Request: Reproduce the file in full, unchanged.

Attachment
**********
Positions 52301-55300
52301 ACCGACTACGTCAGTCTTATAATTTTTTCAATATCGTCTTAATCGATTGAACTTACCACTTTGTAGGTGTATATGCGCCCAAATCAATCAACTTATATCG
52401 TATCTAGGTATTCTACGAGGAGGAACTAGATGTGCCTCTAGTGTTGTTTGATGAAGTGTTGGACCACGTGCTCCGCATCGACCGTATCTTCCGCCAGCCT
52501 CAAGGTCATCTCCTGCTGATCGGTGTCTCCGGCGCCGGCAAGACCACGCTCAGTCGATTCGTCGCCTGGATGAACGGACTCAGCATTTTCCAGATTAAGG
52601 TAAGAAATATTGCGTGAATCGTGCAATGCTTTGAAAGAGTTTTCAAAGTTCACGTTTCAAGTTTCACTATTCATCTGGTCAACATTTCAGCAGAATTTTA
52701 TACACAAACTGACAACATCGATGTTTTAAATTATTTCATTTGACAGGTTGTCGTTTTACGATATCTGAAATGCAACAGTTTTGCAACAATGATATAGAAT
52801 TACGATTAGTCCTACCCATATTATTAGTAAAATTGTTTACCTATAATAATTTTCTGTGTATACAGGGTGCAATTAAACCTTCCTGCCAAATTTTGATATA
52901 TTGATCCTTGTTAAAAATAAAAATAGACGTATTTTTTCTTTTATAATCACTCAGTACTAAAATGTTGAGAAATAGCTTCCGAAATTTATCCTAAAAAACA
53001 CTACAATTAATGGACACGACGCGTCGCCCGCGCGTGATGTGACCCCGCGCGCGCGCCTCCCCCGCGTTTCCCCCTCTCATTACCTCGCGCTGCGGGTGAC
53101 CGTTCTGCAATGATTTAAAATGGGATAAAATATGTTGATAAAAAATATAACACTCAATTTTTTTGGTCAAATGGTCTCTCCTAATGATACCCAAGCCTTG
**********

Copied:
Positions 52301-55300
52301 ACCGACTACGTCAGTCTTATAATTTTTTCAATATCGTCTTAATCGATTGAACTTACCACTTTGTAGGTGTATATGCGCCCAAATCAATCAACTTATATCG
52401 TATCTAGGTATTCTACGAGGAGGAACTAGATGTGCCTCTAGTGTTGTTTGATGAAGTGTTGGACCACGTGCTCCGCATCGACCGTATCTTCCGCCAGCCT
52501 CAAGGTCATCTCCTGCTGATCGGTGTCTCCGGCGCCGGCAAGACCACGCTCAGTCGATTCGTCGCCTGGATGAACGGACTCAGCATTTTCCAGATTAAGG
52601 TAAGAAATATTGCGTGAATCGTGCAATGCTTTGAAAGAGTTTTCAAAGTTCACGTTTCAAGTTTCACTATTCATCTGGTCAACATTTCAGCAGAATTTTA
52701 TACACAAACTGACAACATCGATGTTTTAAATTATTTCATTTGACAGGTTGTCGTTTTACGATATCTGAAATGCAACAGTTTTGCAACAATGATATAGAAT
52801 TACGATTAGTCCTACCCATATTATTAGTAAAATTGTTTACCTATAATAATTTTCTGTGTATACAGGGTGCAATTAAACCTTCCTGCCAAATTTTGATATA
52901 TTGATCCTTGTTAAAAATAAAAATAGACGTATTTTTTCTTTTATAATCACTCAGTACTAAAATGTTGAGAAATAGCTTCCGAAATTTATCCTAAAAAACA
53001 CTACAATTAATGGACACGACGCGTCGCCCGCGCGTGATGTGACCCCGCGCGCGCGCCTCCCCCGCGTTTCCCCCTCTCATTACCTCGCGCTGCGGGTGAC
53101 CGTTCTGCAATGATTTAAAATGGGATAAAATATGTTGATAAAAAATATAACACTCAATTTTTTTGGTCAAATGGTCTCTCCTAATGATACCCAAGCCTTG